Of course, any doctor who implied it was simple female hysterics was summarily driven from the sick room. Valkyrie Vanessa refused to tolerate any such nonsense. Gradually, the episodes had become less and less frequent. Nora’s painting served as an outlet for her darker moments, and eventually her lighter ones as well.
She hadn’t tunneled out in years: the narrowing of her vision, the roaring surf in her ears, the sheen of boiling sweat that somehow left her frozen. It was almost welcome. “I can’t breathe. Vanessa, I can’t breathe—”
Casa de Floridablanca, Madrid – May 1790
I can’t breathe, she thought helplessly. Leonor knew she had to keep breathing or the baby would die. It was a thought unto itself, sitting in the corner of her brain like a lighthouse, the beam bright for a moment, then turning dim. Must breathe. Why did she have to breathe again? The blood in the back of her throat was curdling into thick, sinewy mucus. She could breathe around that for now, but it seemed to be filling her up from inside, as if she were drowning. And then another wave came. The pain was ferocious, but at least this time it was full of purpose; the pain of the delivery would amount to something.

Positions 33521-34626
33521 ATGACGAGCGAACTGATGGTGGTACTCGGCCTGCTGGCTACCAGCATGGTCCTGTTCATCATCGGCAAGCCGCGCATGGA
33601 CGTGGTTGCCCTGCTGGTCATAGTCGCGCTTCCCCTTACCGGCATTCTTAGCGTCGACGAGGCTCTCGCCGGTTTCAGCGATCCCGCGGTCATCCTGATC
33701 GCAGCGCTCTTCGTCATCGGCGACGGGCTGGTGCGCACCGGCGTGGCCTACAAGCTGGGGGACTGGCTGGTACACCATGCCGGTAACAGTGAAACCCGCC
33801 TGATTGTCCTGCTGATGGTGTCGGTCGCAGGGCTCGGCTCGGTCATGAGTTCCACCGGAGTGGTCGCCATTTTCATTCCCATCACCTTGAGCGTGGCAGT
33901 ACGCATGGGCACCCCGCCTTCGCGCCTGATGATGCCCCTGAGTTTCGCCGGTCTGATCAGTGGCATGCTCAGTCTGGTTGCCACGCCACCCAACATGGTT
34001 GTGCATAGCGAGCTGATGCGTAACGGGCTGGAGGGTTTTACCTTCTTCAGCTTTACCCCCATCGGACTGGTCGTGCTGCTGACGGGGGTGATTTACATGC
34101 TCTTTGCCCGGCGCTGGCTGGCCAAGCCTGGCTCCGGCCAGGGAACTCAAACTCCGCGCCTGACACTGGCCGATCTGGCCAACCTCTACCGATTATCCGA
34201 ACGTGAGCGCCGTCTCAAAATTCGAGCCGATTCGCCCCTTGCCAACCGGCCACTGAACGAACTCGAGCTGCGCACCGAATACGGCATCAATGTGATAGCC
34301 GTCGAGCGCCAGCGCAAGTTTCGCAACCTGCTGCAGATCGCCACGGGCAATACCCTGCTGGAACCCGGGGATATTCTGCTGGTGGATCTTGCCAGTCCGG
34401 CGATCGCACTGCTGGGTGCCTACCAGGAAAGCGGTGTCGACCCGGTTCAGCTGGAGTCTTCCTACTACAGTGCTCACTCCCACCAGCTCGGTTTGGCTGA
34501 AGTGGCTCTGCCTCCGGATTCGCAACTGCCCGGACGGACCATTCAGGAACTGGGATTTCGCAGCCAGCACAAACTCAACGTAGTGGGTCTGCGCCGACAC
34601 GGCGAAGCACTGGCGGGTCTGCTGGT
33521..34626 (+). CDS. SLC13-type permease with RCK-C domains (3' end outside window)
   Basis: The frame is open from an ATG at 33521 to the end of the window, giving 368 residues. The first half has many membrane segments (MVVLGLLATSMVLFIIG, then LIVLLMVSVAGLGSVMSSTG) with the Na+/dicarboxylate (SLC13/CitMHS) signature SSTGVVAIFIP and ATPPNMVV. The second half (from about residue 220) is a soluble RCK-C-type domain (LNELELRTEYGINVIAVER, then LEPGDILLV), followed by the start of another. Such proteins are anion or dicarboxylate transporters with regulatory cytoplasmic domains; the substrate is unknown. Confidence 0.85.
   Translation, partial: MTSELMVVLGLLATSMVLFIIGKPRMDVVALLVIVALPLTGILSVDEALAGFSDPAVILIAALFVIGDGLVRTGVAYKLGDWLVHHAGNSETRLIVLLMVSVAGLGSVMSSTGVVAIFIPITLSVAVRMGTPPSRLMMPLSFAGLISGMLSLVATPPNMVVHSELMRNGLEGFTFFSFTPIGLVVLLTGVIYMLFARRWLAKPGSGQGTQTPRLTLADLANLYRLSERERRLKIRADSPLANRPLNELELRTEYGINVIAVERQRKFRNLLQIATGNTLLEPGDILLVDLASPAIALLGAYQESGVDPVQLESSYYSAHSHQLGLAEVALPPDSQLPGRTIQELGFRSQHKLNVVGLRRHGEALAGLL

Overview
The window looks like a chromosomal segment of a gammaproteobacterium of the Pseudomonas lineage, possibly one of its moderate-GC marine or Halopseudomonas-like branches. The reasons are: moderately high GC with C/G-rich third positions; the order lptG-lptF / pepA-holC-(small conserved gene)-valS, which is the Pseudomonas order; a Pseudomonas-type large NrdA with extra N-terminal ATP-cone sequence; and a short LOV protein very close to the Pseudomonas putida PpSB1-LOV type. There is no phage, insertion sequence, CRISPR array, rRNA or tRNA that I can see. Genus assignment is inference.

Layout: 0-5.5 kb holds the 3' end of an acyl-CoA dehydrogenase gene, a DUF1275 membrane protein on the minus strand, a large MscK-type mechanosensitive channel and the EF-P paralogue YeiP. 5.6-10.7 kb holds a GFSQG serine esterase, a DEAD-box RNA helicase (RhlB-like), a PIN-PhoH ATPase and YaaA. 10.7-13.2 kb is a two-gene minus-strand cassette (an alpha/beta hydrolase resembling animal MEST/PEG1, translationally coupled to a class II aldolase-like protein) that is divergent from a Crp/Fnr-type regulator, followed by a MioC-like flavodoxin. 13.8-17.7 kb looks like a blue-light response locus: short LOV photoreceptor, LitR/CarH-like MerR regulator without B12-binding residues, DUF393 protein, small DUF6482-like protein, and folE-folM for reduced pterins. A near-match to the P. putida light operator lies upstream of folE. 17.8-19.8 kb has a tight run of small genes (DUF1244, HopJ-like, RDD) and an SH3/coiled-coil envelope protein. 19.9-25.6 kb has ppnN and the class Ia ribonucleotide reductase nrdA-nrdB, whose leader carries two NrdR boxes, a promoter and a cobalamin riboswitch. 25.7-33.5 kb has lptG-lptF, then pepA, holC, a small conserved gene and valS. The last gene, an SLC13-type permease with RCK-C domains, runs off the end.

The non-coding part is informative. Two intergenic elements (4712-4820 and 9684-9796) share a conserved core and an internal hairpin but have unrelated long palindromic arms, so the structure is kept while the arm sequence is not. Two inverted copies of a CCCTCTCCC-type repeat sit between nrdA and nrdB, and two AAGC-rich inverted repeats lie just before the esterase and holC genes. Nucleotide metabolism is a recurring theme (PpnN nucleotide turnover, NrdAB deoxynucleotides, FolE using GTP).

She heard the clink of his large gold signet ring against the crystal tumbler holding his fine whiskey. “How much longer must I withstand this nonsense before we know if it’s a boy?” he drawled in his ancient, aristocratic Spanish.
The two nuns who had served alternatively as nurses and gaolers over the past nine months looked as though they might’ve finally come to realize that perhaps the wayward young wife was not the villain in this tragedy after all. Leonor reached for one of the nuns and pulled her close with what little strength remained. “Do not let him kill my daughter . . .”
“Shhh, Leonor. If you are lucky, it will not be a daughter. The count will turn a blind eye to your sins if you give him a boy child. You must pray very, very hard for a son.”
Leonor breathed through a lesser wave of pain. The gash on her shoulder made her feel like her arm wasn’t properly attached to her body. So many parts of her that he’d destroyed—she wasn’t sure anymore which pains had to do with her child’s birth and which ones had to do with her own impending death. Another colossal wave of pain roared through her, and Nora suspected it would probably be the last thing she experienced on this earth. The baby was wrenched out of her on the final push, and as soon as Nora spied the downy golden hair covered in the glistening wet evidence of the nine months it had spent inside her body, she closed her eyes and let her head fall back against the pillow. It was Cambury’s child. That gorgeous blonde hair. The mark on the neck. The flood of emotions was overpowering. Gratitude. Love. Terror.